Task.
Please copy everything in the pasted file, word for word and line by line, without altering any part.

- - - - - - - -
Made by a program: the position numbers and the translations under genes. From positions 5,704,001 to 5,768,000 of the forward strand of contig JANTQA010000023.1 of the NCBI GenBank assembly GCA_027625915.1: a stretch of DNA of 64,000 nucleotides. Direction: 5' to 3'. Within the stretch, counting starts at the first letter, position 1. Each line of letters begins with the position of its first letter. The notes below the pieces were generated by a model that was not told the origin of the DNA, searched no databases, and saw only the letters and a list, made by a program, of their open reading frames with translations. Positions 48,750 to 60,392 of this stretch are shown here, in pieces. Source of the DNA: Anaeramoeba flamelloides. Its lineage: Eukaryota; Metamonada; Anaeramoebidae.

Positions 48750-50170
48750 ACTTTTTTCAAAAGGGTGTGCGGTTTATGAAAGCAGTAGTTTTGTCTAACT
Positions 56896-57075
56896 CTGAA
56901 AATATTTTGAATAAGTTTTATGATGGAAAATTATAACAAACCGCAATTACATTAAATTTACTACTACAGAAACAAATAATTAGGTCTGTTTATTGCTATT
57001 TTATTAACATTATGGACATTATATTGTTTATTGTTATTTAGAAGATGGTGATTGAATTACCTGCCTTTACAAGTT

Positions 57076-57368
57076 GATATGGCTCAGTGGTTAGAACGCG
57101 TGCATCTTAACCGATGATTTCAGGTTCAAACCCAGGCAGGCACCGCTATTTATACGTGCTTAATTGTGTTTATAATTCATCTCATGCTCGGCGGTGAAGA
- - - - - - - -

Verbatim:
Made by a program: the position numbers and the translations under genes. From positions 5,704,001 to 5,768,000 of the forward strand of contig JANTQA010000023.1 of the NCBI GenBank assembly GCA_027625915.1: a stretch of DNA of 64,000 nucleotides. Direction: 5' to 3'. Within the stretch, counting starts at the first letter, position 1. Each line of letters begins with the position of its first letter. The notes below the pieces were generated by a model that was not told the origin of the DNA, searched no databases, and saw only the letters and a list, made by a program, of their open reading frames with translations. Positions 48,750 to 60,392 of this stretch are shown here, in pieces. Source of the DNA: Anaeramoeba flamelloides. Its lineage: Eukaryota; Metamonada; Anaeramoebidae.

Positions 48750-50170
48750 ACTTTTTTCAAAAGGGTGTGCGGTTTATGAAAGCAGTAGTTTTGTCTAACT
Positions 56896-57075
56896 CTGAA
56901 AATATTTTGAATAAGTTTTATGATGGAAAATTATAACAAACCGCAATTACATTAAATTTACTACTACAGAAACAAATAATTAGGTCTGTTTATTGCTATT
57001 TTATTAACATTATGGACATTATATTGTTTATTGTTATTTAGAAGATGGTGATTGAATTACCTGCCTTTACAAGTT

Positions 57076-57368
57076 GATATGGCTCAGTGGTTAGAACGCG
57101 TGCATCTTAACCGATGATTTCAGGTTCAAACCCAGGCAGGCACCGCTATTTATACGTGCTTAATTGTGTTTATAATTCATCTCATGCTCGGCGGTGAAGA